Are the Cubs right on ‘Q’?
The WISCH LIST
Oct. 16, 2010
So, here are three words I never imagined I’d type:
Mike Quade Hype.
But, after the Cubs’ no-name interim manager made a name for himself by unexpectedly transforming a lackluster Cubs squad into a blockbuster one down the stretch this season, the hype is indeed real.
I’m just not sure I’m comfortable believing it.
This week, media reports in Chicago went as far as to call Quade – who, following Lou Piniella’s retirement, guided the Cubs to a 24-13 record after they had lost 20 of the previous 25 games – the “odds-on favorite” to score the coveted North Side managing gig.
The unassuming Evanston native has the backing of the current Cubs players. He has extensive managing experience in the minor leagues. And, after eight years with the organization, he’s plenty familiar with the choppy seas inherent with being captain of the S.S. Wrigleyville.
Yet, I’m still not sold that Quade is the right guy for the job.
Or that Cubs legend Ryne Sandberg is not.
According to published reports, the finalists in the Cubs’ managerial search appear to be down to Quade, Sandberg and former big league managers Eric Wedge and Bob Melvin, with Yankees skipper Joe Girardi possibly looming on the fringe if the Cubs decide to wait until New York’s playoff run is done.
With no ties to the Cubs organization, I think Wedge and Melvin likely are longshots at best. And I doubt that at this point in his career Girardi will leave annual World Series contention in the Bronx to rebuild in Wrigleyville (nor, probably, should he).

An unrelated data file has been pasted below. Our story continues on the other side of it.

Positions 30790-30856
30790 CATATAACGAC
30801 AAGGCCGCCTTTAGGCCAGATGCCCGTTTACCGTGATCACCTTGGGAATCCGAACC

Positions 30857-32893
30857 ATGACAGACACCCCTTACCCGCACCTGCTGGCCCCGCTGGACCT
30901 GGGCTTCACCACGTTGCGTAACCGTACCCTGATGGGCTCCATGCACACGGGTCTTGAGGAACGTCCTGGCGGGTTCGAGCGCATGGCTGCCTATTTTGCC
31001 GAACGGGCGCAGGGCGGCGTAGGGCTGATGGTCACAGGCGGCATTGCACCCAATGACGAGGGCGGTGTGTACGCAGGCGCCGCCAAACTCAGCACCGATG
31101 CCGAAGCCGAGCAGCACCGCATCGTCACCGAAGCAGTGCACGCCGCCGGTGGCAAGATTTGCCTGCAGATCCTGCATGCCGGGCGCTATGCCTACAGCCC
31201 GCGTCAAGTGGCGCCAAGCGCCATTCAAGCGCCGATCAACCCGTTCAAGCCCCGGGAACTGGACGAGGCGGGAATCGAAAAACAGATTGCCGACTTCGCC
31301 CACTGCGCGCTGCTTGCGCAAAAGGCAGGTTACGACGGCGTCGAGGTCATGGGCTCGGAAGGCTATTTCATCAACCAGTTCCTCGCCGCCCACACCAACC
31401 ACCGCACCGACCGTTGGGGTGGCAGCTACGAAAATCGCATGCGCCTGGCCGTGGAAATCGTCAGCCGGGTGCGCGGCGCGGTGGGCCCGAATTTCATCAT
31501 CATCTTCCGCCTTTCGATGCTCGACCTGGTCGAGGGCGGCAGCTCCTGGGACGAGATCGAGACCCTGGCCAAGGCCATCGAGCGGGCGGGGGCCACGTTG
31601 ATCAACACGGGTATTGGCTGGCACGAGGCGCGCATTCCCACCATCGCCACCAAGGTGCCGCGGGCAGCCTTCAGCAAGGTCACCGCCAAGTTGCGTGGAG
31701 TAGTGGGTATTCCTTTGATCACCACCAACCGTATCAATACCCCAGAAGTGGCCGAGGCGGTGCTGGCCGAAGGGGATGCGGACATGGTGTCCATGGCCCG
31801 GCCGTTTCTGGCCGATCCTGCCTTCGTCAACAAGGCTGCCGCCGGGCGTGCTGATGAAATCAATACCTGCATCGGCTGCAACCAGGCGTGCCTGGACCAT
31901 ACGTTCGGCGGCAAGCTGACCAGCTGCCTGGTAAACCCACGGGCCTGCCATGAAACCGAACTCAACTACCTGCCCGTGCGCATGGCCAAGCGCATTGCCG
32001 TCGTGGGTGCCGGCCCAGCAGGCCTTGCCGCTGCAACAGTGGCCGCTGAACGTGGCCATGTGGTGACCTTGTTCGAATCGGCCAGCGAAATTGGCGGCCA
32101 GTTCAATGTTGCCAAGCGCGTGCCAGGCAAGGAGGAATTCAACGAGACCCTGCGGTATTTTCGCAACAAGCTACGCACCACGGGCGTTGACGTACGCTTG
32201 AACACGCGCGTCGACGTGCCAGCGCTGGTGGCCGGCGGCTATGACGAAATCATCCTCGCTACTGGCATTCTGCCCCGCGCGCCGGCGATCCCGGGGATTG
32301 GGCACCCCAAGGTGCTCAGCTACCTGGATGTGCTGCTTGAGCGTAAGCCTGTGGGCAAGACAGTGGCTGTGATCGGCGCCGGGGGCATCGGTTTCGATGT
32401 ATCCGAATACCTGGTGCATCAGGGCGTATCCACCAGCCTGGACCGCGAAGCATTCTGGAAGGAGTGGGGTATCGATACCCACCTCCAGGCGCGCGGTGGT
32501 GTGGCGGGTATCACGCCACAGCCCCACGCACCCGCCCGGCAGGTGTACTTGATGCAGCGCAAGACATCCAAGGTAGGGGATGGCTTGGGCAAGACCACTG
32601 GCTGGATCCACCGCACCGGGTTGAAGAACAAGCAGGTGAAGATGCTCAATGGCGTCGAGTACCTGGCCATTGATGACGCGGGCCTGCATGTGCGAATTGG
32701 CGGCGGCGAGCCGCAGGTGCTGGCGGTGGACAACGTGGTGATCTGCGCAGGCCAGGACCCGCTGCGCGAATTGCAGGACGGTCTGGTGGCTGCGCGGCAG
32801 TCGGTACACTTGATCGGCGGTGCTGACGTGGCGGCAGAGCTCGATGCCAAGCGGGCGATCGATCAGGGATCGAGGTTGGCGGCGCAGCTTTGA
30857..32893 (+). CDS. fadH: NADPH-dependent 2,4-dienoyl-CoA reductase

As for Quade, while I admire how well the Cubs fared under his guidance, I’m also quite leery of putting much stock in any team’s performance in meaningless games without the pressure of playoff contention. After all, who’s to say that the Cubs wouldn’t have done just as well if Sandberg – or even bench coach Alan Trammel – had been given the reins for the remainder of the 2010 season?
Perhaps a burned-out Lou Piniella was the Cubs’ problem, more than Mike Quade is the answer.
We really don’t know.
But, what I do know is that if Quade is hired strictly based on the Cubs’ performance late this season, then Ryne Sandberg will have gotten a raw deal. It’s hardly Sandberg’s fault that he didn’t get the opportunity to “audition” as the Cubs manager this season. And, I think he has proven himself well enough the past three years as a manager in the Cubs minor leagues to merit the nod over Quade.
That’s not to say I’m not convinced that Sandberg will succeed – heck, with the Cubs, I’m not convinced anyone will – but I do believe he’s earned his chance.
If Cubs general manager Jim Hendry does instead opt for Quade, though, I hope he has excellent reasons. Because selling a skeptical fan base that accounted for a whopping 39.5 percent dip in Cubs TV ratings this season – the biggest drop-off in the majors, according to the Sports Business Journal – on Mike Quade over Ryne Sandberg won’t be easy.
The fact is, the clock will begin ticking much louder for Quade in 2011 than it would for Sandberg, who would buy the Cubs more time and patience to develop the team’s young talent and reconstruct its lineup.
My preference would be for the Cubs to hire Sandberg as manager and hire Quade as his bench coach. Because, I do think Mike Quade earned himself a job with his performance this season.
I just don’t think he earned himself the top one.